Both the bowling alley and the bar were gun free zones. That fact did nothing to prevent the attack. It was ignored as easily as a speed limit sign. It is just a written rule. People ignore written rules all the time. Unless the premises has an enforcement mechanism that rule is effectively a polite suggestion. Nothing more.

Red Flag Law

I’ve seen it written a few places that Maine doesn’t have a “Red Flag Law” and that this is what failed to prevent the tragedy. They have a colloquially titled “Yellow Flag Law” which seems to function exactly the same.

Let’s break this down.

Card was treated for something at a mental facility for a two week period during the summer. This seems to have been involuntary, but no confirmation. If it was involuntary he became a prohibited possessor federally at that time. This does not mean any action was initiated by the authorities to remove firearms, merely that he was now required to answer ‘yes’ like he did on his silencer application to the mental health question.

When he leveled the shooting threat against the Maine National Guard station, this behavior was acted upon by the police. That is how a red flag law works. Concerning behavior, reported behavior, court backed law enforcement action to attempt intervention.

But the police never made contact with Card, after two weeks the attempts were shelved and the case was closed as incomplete, no contact with suspect, and so forth, as much as the police had for information on their attempts.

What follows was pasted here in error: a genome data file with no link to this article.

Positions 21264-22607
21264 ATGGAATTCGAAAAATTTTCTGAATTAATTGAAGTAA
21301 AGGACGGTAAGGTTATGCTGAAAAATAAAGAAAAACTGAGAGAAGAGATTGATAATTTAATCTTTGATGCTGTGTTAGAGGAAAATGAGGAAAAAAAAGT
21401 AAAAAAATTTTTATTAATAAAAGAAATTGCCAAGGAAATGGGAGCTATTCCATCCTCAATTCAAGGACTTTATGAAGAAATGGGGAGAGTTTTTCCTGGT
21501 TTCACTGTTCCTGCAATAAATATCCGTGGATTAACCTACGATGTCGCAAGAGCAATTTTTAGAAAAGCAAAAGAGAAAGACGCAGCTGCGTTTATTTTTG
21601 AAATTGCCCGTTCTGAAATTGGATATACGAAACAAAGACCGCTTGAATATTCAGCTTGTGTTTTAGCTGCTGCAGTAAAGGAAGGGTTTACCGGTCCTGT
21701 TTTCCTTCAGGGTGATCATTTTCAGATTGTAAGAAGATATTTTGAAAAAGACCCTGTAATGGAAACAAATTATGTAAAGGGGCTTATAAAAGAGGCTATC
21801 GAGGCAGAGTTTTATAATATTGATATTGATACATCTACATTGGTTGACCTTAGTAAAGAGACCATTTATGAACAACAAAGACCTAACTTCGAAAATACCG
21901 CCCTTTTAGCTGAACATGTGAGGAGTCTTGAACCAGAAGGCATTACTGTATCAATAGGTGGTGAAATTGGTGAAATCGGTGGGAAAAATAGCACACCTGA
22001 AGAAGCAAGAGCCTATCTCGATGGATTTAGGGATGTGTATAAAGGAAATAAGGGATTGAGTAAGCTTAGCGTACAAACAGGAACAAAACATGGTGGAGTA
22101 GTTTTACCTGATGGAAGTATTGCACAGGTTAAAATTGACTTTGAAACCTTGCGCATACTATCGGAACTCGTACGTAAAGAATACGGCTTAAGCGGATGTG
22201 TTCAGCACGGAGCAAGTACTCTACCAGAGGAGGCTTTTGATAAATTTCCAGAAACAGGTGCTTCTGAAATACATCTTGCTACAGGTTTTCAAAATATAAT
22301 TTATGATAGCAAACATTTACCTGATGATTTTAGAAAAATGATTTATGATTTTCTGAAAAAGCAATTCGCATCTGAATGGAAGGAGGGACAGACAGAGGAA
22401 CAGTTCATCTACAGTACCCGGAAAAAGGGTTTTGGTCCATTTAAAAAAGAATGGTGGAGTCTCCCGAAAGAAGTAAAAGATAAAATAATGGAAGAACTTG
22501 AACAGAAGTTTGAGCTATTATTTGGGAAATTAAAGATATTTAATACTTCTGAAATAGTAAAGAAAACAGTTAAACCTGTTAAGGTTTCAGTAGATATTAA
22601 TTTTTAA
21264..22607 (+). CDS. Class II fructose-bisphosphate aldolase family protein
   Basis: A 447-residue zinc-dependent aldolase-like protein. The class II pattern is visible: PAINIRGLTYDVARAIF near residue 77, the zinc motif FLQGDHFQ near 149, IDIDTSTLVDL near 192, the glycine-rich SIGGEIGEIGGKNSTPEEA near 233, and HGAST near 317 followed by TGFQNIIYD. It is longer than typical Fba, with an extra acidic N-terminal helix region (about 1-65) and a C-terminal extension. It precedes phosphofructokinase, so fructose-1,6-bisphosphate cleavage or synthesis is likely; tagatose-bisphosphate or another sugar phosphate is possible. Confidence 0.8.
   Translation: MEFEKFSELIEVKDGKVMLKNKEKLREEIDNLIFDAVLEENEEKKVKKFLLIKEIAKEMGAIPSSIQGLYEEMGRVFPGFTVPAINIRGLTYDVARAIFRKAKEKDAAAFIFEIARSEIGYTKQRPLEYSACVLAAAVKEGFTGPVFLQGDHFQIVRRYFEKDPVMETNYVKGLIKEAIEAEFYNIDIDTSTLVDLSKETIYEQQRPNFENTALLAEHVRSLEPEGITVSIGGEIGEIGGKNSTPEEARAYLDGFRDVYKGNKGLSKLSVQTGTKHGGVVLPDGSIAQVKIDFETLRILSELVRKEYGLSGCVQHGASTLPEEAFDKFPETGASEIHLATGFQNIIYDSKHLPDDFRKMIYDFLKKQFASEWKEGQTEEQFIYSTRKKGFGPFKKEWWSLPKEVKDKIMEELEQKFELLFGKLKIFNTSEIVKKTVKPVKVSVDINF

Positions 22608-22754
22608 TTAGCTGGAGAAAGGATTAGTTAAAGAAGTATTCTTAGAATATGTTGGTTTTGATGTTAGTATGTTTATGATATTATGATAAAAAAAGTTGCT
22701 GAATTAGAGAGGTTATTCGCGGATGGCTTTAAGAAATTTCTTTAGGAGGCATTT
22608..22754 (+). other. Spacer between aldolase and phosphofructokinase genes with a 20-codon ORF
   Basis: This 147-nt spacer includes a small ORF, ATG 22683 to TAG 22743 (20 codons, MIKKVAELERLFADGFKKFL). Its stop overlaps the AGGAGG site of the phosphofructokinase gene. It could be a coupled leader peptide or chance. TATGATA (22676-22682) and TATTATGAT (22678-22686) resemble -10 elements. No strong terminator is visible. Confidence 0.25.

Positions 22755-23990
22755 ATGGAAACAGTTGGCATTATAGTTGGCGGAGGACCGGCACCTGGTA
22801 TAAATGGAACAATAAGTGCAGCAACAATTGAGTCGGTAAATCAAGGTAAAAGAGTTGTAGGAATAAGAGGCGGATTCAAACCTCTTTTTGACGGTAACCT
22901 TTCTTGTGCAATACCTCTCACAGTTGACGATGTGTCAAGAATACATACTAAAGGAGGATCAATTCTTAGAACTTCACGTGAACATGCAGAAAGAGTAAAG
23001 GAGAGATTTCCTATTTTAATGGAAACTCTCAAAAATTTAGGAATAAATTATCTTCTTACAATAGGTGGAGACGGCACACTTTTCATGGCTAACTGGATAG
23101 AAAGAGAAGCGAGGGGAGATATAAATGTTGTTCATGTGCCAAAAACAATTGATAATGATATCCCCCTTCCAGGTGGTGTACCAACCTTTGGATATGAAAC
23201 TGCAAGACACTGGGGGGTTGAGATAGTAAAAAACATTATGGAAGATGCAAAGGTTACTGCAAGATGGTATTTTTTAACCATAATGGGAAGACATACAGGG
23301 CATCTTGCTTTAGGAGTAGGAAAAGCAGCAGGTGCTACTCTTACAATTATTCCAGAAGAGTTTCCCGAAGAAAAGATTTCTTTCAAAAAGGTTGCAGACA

That is the hard limit of an ERPO or any other preventative. They require the resources and interaction to enforce. It is in all other respects just the polite suggestion of society.

Will gun laws change?

There is certainly a current push for both “Universal Background Checks” which are the most likely effort to be put in place, and an assault weapon ban. But with an assault weapon ban on life support in California, the oldest version of the law in the nation, that avenue is most likely political grand standing and base appeasement, not the concerted efforts for a legislative push. The government is also rather hit and miss on its message of arming civilians as it pushes arms to Ukraine, which definitely armed civilians, and Israel, who was warned not to arm civilians with its delivered armaments.

Into that quagmire we are most likely to see much harrumphing and beating of chests, but little to endanger democrat reelection efforts needing to be ramped up next year in a dicey economy and with unpopularity and strife points across many spaces.

Keith Finch
Keith is the former Editor-in-Chief of GAT Marketing Agency, Inc. He got told there was a mountain of other things that needed doing, so he does those now and writes here when he can. A USMC Infantry Veteran and Small Arms and Artillery Technician, Keith covers the evolving training and technology from across the shooting industry. Teaching since 2009, he covers local concealed carry courses, intermediate and advanced rifle courses, handgun, red dot handgun, bullpups, AKs, and home defense courses for civilians, military client requests, and law enforcement client requests.